The British company Minoru has recently introduced an innovative webcam which offers a unique 3D experience. Unlike most webcams that capture regular photos, this new gadget captures still photos and live videos in 3D – which later could be sent over the internet to family and friends.
The new Minoru camera supports several video chat services (including MSN Messenger, AOL IM, and Skype) as well as standalone 3D video capturing and the finished videos can be uploaded onto YouTube. The three-dimensional effect is achieved thanks to the recipient’s “special” 3D glasses.
Most human beings use what is known as binocular vision to perceive depth and see the world in 3D. The binocular vision system relies on the fact that we have two eyes, which are approximately 3-inches apart. This separation causes each eye to see the world from a slightly different perspective. The brain fuses these two images together; it understands the differences and uses them to calculate distance creating our sense of depth and ability to gauge distance.
The new webcam utilizes two lenses which enables 3D capturing. The reason for the dual-input system is the similarity to human eyes; the three-dimensional, digital experience requires the computer to have “stereophonic receptors.” Furthermore, in order to view the 3D image (or video) one has to use special red-and-blue glasses (like the ones common back in the eighties). Although this is a drawback, one can easily improvise such glasses using simple colored cellophanes.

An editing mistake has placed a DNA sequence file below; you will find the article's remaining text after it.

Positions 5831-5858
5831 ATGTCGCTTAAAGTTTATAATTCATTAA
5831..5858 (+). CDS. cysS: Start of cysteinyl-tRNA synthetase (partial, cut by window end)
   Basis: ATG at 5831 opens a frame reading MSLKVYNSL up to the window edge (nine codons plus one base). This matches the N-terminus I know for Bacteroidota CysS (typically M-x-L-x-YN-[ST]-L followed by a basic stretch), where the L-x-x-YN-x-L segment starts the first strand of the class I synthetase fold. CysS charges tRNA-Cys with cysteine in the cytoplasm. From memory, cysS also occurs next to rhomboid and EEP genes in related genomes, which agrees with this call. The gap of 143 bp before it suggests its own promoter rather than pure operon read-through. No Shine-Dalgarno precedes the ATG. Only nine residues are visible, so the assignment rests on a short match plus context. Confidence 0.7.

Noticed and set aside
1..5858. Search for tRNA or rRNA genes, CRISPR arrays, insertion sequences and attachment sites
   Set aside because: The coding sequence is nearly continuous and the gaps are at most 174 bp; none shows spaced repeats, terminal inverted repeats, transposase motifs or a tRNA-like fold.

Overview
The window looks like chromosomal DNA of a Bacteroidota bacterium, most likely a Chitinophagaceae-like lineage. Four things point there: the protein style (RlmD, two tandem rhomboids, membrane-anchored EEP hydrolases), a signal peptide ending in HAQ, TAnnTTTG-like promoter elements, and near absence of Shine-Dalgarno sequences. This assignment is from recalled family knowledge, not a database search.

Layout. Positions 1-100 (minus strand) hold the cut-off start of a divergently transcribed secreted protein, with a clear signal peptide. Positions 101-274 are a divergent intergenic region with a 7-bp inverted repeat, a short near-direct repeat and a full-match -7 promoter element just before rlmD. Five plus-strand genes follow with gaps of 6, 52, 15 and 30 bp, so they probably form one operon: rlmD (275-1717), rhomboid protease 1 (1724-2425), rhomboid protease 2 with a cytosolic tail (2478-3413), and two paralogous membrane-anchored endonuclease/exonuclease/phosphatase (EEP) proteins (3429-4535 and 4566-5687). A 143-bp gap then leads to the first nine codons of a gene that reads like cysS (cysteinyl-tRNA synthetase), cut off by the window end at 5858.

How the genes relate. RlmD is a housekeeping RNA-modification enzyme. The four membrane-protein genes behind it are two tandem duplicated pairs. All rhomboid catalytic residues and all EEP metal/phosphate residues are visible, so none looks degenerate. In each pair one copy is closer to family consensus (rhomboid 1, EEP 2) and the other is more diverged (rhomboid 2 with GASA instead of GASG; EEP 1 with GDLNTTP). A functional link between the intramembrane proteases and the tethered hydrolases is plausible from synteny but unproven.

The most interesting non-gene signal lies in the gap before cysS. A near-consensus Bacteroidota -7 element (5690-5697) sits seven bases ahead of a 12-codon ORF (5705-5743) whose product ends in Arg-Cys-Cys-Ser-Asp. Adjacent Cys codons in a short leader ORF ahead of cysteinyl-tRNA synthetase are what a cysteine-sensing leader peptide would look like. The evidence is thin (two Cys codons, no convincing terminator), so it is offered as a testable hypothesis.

Minoru’s 3D Webcam is currently competing in the CES 2009 Innovations competition, and according to the company it will be on the market around December and will be priced under $100.
Ehud is a student for Communication & Journalism as well as Business Administration in the Hebrew University in Jerusalem. He has knowledge in computers' software and hardware and a keen interest in consumer electronics and innovative gadgets.